Italy is dear to me, not only because it is part of my beautiful family heritage, but because of Rome and early church history. I've never had a chance to go, but there have been many people of other countries, faiths, and religions who have gone and absolutely loved it. I've never heard of anyone going and hating it. No, it seems to change the way you look at life.
One thing about Italians is that when you are in the family (no matter how far back or how connected), you are one of them forever. That is pretty true of my brother's in-laws, which make up our family since I was in Gr. 7. With 20 years of knowing them, they're such a part of our lives that it's hard to remember when they weren't there. Fun, food, and always loud, which is just happy and normal to us. Yelling is multi-purpose; could mean you are having fun or you are really mad...
The early Christians didn't have much as far as material things go, plus their best friend and God was taken away from them by a horrible death. They were left alone, frightened, and confused---at first. They had to bond together and sold what they had to look after each other so that no one ever went hungry or homeless. Pentecost came and God's spirit shook the building, the room they were hiding in, and their souls right to the core of their being. They now had his amazing power to take on the world, preach to anyone in hearing range, heal the sick and cast out demons, and suffer for their beliefs.
Sometimes we get so used to hearing about the Saints and Martyrs that we take it for granted and what we celebrate at church becomes just a ritual, instead of realizing that it is the way, the truth, and the life. Looking up the catacombs gave me a much greater and deeper appreciation for my faith and backround. Italians were not Catholic because they were born into it, in their family/culture, or were baptized and go to church twice a year. If that were the case, it would have meant nothing to them in their daily lives or at the point of their deaths. It wasn't just about celebrating feast days or something they admired from a distance and then put back on the shelf for next time.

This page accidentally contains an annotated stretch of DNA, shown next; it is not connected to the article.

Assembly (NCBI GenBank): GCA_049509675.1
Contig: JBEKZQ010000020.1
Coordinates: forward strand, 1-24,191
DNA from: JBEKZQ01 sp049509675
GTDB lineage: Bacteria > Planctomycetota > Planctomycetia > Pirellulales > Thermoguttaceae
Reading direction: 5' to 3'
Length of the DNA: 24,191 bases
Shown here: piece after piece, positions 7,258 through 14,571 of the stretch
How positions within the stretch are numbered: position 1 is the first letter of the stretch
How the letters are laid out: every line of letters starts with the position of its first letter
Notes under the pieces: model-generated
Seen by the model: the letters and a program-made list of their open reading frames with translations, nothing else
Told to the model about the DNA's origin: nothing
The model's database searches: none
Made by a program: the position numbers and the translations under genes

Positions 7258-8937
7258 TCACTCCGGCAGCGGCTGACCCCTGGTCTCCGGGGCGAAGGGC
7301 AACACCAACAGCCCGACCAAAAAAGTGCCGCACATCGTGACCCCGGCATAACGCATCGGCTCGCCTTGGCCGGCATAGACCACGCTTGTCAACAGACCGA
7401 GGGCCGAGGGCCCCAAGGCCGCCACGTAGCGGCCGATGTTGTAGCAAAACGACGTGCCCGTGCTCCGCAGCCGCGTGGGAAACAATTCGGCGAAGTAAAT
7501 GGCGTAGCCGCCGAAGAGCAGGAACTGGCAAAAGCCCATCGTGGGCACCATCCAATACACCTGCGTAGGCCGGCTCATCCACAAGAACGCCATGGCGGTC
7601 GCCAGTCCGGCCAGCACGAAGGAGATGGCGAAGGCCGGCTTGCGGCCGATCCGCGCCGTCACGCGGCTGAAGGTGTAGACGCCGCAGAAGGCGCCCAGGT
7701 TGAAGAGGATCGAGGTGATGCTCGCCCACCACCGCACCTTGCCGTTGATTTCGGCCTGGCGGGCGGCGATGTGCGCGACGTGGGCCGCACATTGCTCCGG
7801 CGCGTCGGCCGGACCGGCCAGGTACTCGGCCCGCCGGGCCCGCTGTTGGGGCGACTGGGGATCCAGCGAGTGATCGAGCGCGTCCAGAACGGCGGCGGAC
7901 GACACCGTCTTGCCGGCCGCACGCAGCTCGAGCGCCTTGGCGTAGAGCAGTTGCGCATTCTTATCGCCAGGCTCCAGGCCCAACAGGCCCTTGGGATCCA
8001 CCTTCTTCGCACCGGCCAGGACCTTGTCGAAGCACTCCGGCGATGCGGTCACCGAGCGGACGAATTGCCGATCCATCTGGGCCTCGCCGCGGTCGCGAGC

It was worth giving up everything for.
The Martyrdom of St. Cyprian
It would have been very useful and edifying to have the reports of the trials of the martyrs Pontianus, Fabian, Cornelius, Sixtus II, Eusebius, Cecilia... Unfortunately, during the tremendous persecution of Diocletian the archives of the Church of Rome were destroyed.
But the reports of St. Cyprian's trial have come down to us. The Acta were read in the Christian communities for the glory of the Martyr in order to strengthen others in the moment of their ordeal. We can therefore assume that the reports of the trial of the other martyrs just cited were written in much the same way.
Carthage, 14th September 258.
" On the morning of September 14 a large crowd gathered at Sesti by order of proconsul Galerius Maximus. And the same proconsul Galerius Maximus bade that Cyprian should be brought to the hearing which he conducted on that same day in the 'Sauciolus Hall'. When bishop Cyprian stood before him, the proconsul said to him: